I have written about the inefficiencies of KAT before, and I also questioned the need for a new transit center when KAT could use the money that it would cost to build the center to expand its daily schedule and/or add routes and drivers, something that KAT desperately needs to do before a bona fide bus station is really needed. I am not opposed to the idea of a transit center in principle, but before one can be considered, KAT needs to build its system so that a transit center really is necessary. As it stands now, a transit center/bus station is really a fancy and expensive toy that drivers and KAT personnel could use at their pleasure, and would likely function as a de facto homeless shelter for the ever-expanding homeless population in downtown Knoxville.
Billy Haslam and his friends are threating to use eminent domain to move businesses from downtown so that the city may be credited with building an expensive rain shield and homeless shelter.
Haslam's potential Primary opponents (should he choose to run for Governor in 2010) should take note that his administration as Mayor of Knoxville is one marked as a monument of inefficiency, excessive expenditure, eminent domain abuse, and use of the office as a cheap prop for the Governorship. Haslam's attitude toward property rights is in the mold of Victor Ashe, who may be a Republican on paper, but Ashe had a mentality about property rights that could be termed quasi-Communism-it is apparent that Haslam has a similar attitude.
I lived in Cincinnati for a couple of years and I thought Charlie Luken was a terrible mayor. When I once complained to his office about the city plow trucks piling snow on the sidewalk in front of my apartment (thereby making it impossible for me to get to the bus stop and get to work) he responded with "we'll try to do better next time,"-nothing was ever done about this very basic problem. Charlie Luken has nothing on Bill Haslam-Haslam is such a bad mayor that if Charlie Luken lived in Knoxville, I'd take Luken seven ways to Sunday over Billy Haslam.
If Haslam is that bad as Mayor, Governor Haslam would be the ruination of our great State. We must do all in our power to stop it in the 2010 Republican Primary. Haslam will make Don Sundquist look like a saint.
Adam Graham does not agree with my supposition that Congress should not conduct useless lame-duck sessions. He wrote in a comment on Where I Stand yesterday:
I'm going to disagree with you, somewhat. A legislature and a president are elected until January. Democrats are elected to govern this country beginning in January. Republicans are using the time to which they've been duly elected and there's nothing wrong with that. What they do with that time other hand can be an issue of concern.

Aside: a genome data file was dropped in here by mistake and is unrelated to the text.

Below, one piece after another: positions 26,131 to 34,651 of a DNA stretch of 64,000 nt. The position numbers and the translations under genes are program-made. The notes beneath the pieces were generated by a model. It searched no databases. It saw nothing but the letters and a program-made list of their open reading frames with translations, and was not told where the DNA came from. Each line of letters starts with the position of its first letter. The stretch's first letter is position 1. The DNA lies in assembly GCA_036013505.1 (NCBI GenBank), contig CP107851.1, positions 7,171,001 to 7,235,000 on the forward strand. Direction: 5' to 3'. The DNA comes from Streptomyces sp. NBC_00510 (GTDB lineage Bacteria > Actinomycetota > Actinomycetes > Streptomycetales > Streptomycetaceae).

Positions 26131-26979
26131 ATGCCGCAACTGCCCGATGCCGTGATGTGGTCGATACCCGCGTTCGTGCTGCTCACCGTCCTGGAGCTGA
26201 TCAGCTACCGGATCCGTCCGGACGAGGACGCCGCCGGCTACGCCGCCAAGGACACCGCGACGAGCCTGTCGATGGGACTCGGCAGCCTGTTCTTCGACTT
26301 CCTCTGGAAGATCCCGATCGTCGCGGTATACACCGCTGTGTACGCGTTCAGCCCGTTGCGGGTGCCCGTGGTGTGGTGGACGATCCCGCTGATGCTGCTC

There is plenty wrong with it when there is no useful business to conduct, or nothing that cannot wait until the next session convenes. A legislature should not be convened the year-round and they certainly ought not to be convened after an election except in a case of great urgency. I believe Mark Twain was quite correct in his words:
"No man's life, liberty, or property is safe while the legislature is in session."
To quote an anonymous Tory sympathizer at the outbreak of the American Revolution:
" I should rather deal with one tyrant 3,000 miles away than 3,000 tyrants one mile away."
An elected legislature, though absolutely necessary for any functioning free government and vital in our system of checks and balances, is also equally as dangerous to our liberties as an overbearing executive. It is to our advantage that a legislature should sit only for as long as it takes to complete business that is absolutely necessary-then they should adjourn. The langer they sit, the more they are prone to legislate, and the more they legislate, the more of our freedoms are restricted. Lame-duck sessions are especially abusive on the public purse because they are not necessary for the conduct of government.
Terry Frank rightly pointed out the reality yesterday that the Tennessee Democratic Party has a major double standard when it comes to people who cross the floor. About former State Senator Don McLeary, a longtime Democrat who crossed the floor and joined the Republicans last year, Democratic Party Chairman Bob Tuke had this to say, declaring that McLeary should return all monies that Democrats contributed to him: